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if china wants long term stability and not repeat the 1920s-30s with the colonialism and imperialism issues whereby the largest supporters of the $$ was the peasant class and the KMT lost because most chinese are still proud of ourselves instead of being the whiteman's dog. if the people in charge are aware of their history, then it behooves them to know that despite the support of foreign powers for the KMT, it was still the chinese people who won back the country from imperial control.|
now you contrast this situation with the racial discrimination and white worshipping in china, it's on the same path as the KMT was doing...
now we ABC all thought that hong-kong was the white man's bitch because of the worshipping and issues like this article mentions, but it's far more advanced than the mainland is because it knows that the only people who are genuinely interested in alleviating china are those native and overseas chinese. the rest of the whiteman are just to exploit the people and country and it's shame on the chinese for worshipping and letting them do this blatantly.
the website won't be posted for this article, because of the censorship issue; but it's the associated press and the commentary to the article preceeding it is no doubt written by a whitey.
by: ad_hoc_opinion 01/20/06 06:39 am
Msg: 20 of 42
to make things work, and stay on top with innovation in both manegment and basic creative technology/production sectors.
The Ch!nk-a-links are still where the Jap-a-flukes were 40 - 70 years ago, when they had to bring in foreigners to teach them everything from how to make cameras to cars.
Keep paying the foreigners to teach you well what you can't figure out for yourselves, and in 50 years, you'll be just like the Jap-a-ma-flunks.
Of course, by then, westerners will be 50 years ahead of you in all other things.
Asia is doomed to need the White man to hold them by the hand for as long as they try to emulate the scientific and material fruits of western culture, values and innovation...including all the western garbage that comes with it.
At least they are not as bad as the Saudi Arabian Sand-boogers that needs foreigners for everything, except for holding their hands when they go to the bathroom.
Proposed Hong Kong law gives business shudders
Thu Jan 19, 2:31 AM ET
HONG KONG (AFP) - A proposed Hong Kong law that could curb lucrative expatriate pay packages has sparked concern among business leaders who warn the measure could harm the city's standing as a financial hub.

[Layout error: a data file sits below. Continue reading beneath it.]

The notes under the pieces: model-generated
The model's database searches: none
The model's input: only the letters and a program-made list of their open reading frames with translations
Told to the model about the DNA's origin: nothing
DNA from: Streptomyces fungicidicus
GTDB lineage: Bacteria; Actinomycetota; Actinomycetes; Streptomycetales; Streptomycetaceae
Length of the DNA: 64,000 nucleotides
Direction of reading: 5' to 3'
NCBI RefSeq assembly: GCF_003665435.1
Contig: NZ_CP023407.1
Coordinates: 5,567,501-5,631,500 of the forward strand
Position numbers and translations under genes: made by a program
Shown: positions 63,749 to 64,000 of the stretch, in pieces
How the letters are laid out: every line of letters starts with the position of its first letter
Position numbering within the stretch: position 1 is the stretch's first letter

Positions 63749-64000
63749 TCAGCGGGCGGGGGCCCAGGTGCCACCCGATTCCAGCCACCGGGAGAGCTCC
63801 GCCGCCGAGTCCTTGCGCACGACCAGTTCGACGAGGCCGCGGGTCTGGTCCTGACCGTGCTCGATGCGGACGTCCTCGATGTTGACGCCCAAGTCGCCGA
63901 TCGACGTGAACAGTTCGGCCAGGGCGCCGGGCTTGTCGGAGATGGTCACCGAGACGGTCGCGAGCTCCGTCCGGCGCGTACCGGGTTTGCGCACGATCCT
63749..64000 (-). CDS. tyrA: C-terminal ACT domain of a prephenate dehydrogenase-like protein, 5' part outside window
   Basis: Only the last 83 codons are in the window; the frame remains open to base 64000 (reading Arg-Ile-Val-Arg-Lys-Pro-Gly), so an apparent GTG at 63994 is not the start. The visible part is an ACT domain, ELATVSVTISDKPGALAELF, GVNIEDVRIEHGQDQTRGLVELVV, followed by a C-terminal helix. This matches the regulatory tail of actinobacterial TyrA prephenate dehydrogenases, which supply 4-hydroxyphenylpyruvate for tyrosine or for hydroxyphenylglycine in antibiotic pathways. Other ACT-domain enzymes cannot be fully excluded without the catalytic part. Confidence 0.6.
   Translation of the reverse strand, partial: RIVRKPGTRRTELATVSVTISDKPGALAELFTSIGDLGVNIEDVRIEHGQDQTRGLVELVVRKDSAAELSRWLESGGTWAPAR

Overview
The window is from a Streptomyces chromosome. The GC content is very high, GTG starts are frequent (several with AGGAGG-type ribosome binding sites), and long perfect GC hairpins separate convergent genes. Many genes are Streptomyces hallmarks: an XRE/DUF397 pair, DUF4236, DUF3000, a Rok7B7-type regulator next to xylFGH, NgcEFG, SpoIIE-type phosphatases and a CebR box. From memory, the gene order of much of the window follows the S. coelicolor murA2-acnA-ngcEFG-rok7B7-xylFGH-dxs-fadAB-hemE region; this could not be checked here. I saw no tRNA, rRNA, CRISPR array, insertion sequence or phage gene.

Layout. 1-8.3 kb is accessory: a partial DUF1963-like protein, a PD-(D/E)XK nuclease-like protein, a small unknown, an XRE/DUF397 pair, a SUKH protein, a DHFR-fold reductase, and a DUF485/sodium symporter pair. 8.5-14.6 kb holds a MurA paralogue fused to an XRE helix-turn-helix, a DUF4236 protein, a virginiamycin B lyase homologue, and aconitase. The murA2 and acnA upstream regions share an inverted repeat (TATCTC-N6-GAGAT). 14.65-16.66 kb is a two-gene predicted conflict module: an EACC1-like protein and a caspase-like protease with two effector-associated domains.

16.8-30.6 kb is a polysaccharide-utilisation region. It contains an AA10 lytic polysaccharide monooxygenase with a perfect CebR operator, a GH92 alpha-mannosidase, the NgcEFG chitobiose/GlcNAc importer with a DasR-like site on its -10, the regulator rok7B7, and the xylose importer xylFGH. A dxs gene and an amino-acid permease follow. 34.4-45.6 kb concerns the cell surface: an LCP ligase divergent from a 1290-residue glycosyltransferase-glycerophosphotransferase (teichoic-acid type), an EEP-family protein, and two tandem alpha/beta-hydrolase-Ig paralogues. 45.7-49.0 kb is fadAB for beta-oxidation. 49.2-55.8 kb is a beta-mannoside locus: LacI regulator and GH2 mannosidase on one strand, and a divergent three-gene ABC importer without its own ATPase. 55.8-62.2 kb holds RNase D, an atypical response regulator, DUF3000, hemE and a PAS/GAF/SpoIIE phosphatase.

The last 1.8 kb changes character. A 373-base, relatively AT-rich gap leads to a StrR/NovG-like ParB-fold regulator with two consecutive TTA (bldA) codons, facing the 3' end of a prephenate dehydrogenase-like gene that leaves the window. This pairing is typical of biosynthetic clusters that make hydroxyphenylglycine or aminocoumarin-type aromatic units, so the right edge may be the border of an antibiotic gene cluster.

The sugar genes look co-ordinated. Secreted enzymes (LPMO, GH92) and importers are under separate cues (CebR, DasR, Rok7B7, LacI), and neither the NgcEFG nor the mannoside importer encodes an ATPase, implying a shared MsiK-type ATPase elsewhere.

The government is considering a racial discrimination law that analysts fear may prevent foreigners working in the southern Chinese territory being offered perks such as housing allowances and paid school fees.
Drafters of the law believe the deals -- which can sometimes be equal in value to employees' salaries -- could be construed as discriminatory if not also offered to local Chinese staff.
The proposal has been attacked by chambers of commerce and economists as mistaken legislation likely to act as a deterrent not only to badly needed skilled workers from overseas but also to foreign investment in the city.
"It's a bad thing when the government interferes in the relationship between employer and employee," said David Webb, an investor activist whose Webb-site.com is seen as an unofficial watchdog of the territory's government and corporate fiscal issues.
"It goes against the principle of Hong Kong being a free-market city," Webb added.
Hong Kong's low-tax, high-salary and off-shore financial status has long made it attractive to overseas workers, especially from the shores of former colonial master Britain.
But the high cost of living -- pressure on space makes rents among the highest in the world -- has meant companies have had to offer generous bonuses and perks to keep workers here.
Recruitment executives said that without those deals, companies based here will find it increasingly difficult to hire.
"The nature of Hong Kong is that it needs overseas recruitment. It's a small city and a very transient community, few people actually stay here and they need to be replaced from somewhere," said Dan Chavasse of Michael Page international recruitment.
"Even during the recession we were bringing in people from overseas to fill niche positions," Chavasse said. "If you take that option away, companies will just move out of Hong Kong."
David O'Rear, economist with the Hong Kong General Chamber of Commerce, the city's leading business interest group, said he believed the proposal would not go through.
"This sort of interference is neither useful nor necessary," said O'Rear. "We firmly believe that businesses should be the ones making arrangements with their employees."
Business leaders say the proposed law comes at the wrong time, when declining standards of spoken English and a shrinking unemployment pool has left many overseas firms struggling to find suitable locally drawn staff.
The language problem is one that the Chamber of Commerce has strong views on.
It says the neglect of English in favour of Mandarin, the dialect of mainland China, has already prompted some overseas firms looking for an Asian base to opt for Singapore or Shanghai.
"A high standard of English is vitally important in business today ... and Hong Kong has a great deal of room for improvement," O'Rear told AFP. "It's the sort of cost that could deter investors from setting up here."
The problem has been compounded by a tightening of immigration policy following the city's reversion to Chinese rule in 1997 which has made it impossible for foreigners to simply walk into jobs here as they used to.
Webb said that contrary to protecting against racial discrimination as intended, the measure could worsen the problem.
"Local civil service jobs in Hong Kong often have perks attached to them," he said. "So this is bordering on discrimination itself."